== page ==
How Marisa Daddy is creating safe spaces for the GTA’s BIPOC queer community

Marisa Rosa Grant, also known as Marisa Daddy, is a queer advocate, artist, and powerhouse in the GTA’s queer community. (Courtesy: Marisa Grant)


Describing it as a family-like community and a safe haven for self-expression, many people who work and live in Toronto’s Church and Wellesley neighbourhood told Queer & Now that the neighbourhood is invaluable to the 2SLGBTQ+ community. However, some also shared concerns about the neighbourhood, including a lack of diversity. As a result, members of the community have begun to look for, and create, places to celebrate their Pride and live their truth outside of The Village. 

Marisa Rosa Grant, also known as Marisa Daddy, is a queer advocate, artist, and powerhouse in the GTA’s queer community. As an active organizer of events designed for BIPOC within Toronto’s 2SLGBTQ+ community, they explained to Queer & Now why they continue to highlight the importance of queer community inside and outside of The Village.

“Queer community to me is surrounding yourself with people who love like me, and who have different ways of viewing their gender expression and identity. We just seem to come together on being an ‘other,’ being a minority whether visibly or through our sexual identity and sexual preferences, or preference not to engage in sex,” they explained. 

Grant shared that throughout their life as a member of the 2SLGBTQ+ community, The Village has often provided a place for them to be themselves. Growing up in the suburbs meant that Grant did not see a lot of gay or transgender representation, and having a space like The Village allowed them to explore their own queer identity while being immersed in a community of other people with similar experiences. 

A Lack of Representation in The Village

However, being queer and Black means that despite being in the Church and Wellesley neighbourhood, Grant did not see a lot of people who looked like them.

“When I enter a lot of these spaces, knowing that they’re white-owned, and the people throwing the events are also white, it also sets the tone that this is not going to be a space for people like me,” Grant said, adding that sometimes they don’t feel safe or seen.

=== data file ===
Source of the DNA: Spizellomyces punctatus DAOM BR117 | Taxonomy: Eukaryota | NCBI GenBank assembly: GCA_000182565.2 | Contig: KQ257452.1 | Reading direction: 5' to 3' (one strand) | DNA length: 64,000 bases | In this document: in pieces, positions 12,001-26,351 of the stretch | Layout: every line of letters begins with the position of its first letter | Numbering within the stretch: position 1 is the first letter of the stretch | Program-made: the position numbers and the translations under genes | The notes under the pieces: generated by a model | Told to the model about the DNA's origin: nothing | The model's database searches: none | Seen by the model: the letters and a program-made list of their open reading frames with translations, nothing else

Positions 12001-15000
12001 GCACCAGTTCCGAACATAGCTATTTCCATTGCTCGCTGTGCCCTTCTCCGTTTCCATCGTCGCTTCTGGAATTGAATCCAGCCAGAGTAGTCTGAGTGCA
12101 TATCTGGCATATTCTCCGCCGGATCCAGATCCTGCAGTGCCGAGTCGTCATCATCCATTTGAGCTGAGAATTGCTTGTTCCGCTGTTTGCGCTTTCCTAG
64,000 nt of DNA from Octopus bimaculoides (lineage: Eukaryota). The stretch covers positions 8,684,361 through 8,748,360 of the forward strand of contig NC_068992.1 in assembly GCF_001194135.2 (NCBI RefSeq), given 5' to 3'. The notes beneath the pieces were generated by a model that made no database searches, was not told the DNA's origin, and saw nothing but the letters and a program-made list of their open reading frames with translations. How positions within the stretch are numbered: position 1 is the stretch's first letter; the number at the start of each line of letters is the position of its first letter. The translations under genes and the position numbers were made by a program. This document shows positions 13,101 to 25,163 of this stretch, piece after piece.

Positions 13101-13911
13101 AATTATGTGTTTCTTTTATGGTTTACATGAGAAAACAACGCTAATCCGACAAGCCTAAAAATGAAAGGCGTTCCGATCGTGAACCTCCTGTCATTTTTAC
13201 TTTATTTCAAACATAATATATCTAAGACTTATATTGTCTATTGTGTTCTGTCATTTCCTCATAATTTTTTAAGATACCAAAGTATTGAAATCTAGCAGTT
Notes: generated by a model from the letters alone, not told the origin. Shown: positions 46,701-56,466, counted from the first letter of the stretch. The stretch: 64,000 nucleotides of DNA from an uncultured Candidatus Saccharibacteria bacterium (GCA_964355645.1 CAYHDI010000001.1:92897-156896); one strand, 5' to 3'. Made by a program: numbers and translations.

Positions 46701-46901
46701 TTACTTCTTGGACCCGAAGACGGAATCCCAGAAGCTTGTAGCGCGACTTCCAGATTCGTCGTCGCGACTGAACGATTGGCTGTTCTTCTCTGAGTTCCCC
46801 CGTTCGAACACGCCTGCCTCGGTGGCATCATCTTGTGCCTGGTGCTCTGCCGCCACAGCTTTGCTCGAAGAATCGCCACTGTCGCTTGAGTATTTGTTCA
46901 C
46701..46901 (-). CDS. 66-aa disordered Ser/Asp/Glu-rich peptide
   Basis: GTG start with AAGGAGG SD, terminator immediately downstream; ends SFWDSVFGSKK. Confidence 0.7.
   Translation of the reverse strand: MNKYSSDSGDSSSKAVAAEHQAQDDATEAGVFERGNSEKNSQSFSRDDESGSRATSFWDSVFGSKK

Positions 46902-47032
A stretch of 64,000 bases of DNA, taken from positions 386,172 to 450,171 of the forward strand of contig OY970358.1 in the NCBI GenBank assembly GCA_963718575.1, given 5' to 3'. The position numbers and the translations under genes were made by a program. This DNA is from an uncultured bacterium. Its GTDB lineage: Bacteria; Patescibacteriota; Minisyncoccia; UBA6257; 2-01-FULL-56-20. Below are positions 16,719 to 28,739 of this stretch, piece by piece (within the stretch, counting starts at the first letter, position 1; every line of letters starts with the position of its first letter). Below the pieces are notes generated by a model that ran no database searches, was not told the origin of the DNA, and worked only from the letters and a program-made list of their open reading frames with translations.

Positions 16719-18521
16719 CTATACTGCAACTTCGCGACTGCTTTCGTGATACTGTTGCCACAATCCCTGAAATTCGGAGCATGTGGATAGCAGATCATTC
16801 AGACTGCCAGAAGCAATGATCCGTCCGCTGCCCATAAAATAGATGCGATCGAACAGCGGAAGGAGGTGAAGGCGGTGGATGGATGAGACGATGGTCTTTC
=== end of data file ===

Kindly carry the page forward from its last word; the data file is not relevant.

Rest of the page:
“When I do feel seen, it’s like being seen as prey. As the one Black person in a sea of white people.”

As a Black person, Grant says they began to feel like a rarity within queer spaces, where they often felt tokenized. 

“I want to be seen as a person, not as something exotic.”

As a result, in 2019 Grant began independently organizing events for the 2SLGBTQ+ community that provided a safe, inclusive place for BIPOC to express themselves and connect with others. Grant had experience organizing and DJing house parties and corporate Pride events, so they used their skills to start Strapped TO, a collective of queer events hosted at venues across the city.

Marisa Rosa Grant is an active organizer of events designed for BIPOC within Toronto’s 2SLGBTQ+ community. (Courtesy: Marisa Grant)

“I reached out to what was formerly Club 120. They had a date available two weeks from then, and they agreed to let me use the space.” 

Creating an Instagram account to serve as a platform for advertising these events, and promoting them to other queer people in Toronto, Grant says they were intentional about the people invited, and the content posted. 

“I really wanted to reach BIPOC queer women and queer non-binary folks, and in August 2019 I threw the first Strapped event… and it was so beautiful. I really did not expect or anticipate that I would create this through social media, and just messaging people, adding them, making funny memes centred around my humour and the people I wanted to attend my party.”

The first event included sex toy raffles, drink specials, and live performances, with proceeds going  right back to the community.

“Funds went back to support a queer woman in the community who was looking for funds to support her gender-affirming surgery.”

Since that first event, which Grant estimates had an attendance of about 250 people, they have never looked back. 

“It was a hit and people kept asking for the next event and since then I’ve kept it going. The pandemic brought additional barriers, but we were able to pivot online and create an even larger community,” Grant shared, adding that this made them realize how needed these queer spaces are. 

“We really try to stay connected to community. As much as they need this, I needed it too. I wanted to be in touch with my community and it just keeps growing more and more as we constantly try to find ways to connect.” 



Stay In The Know with Now Toronto

Be the first to know about new and exclusive content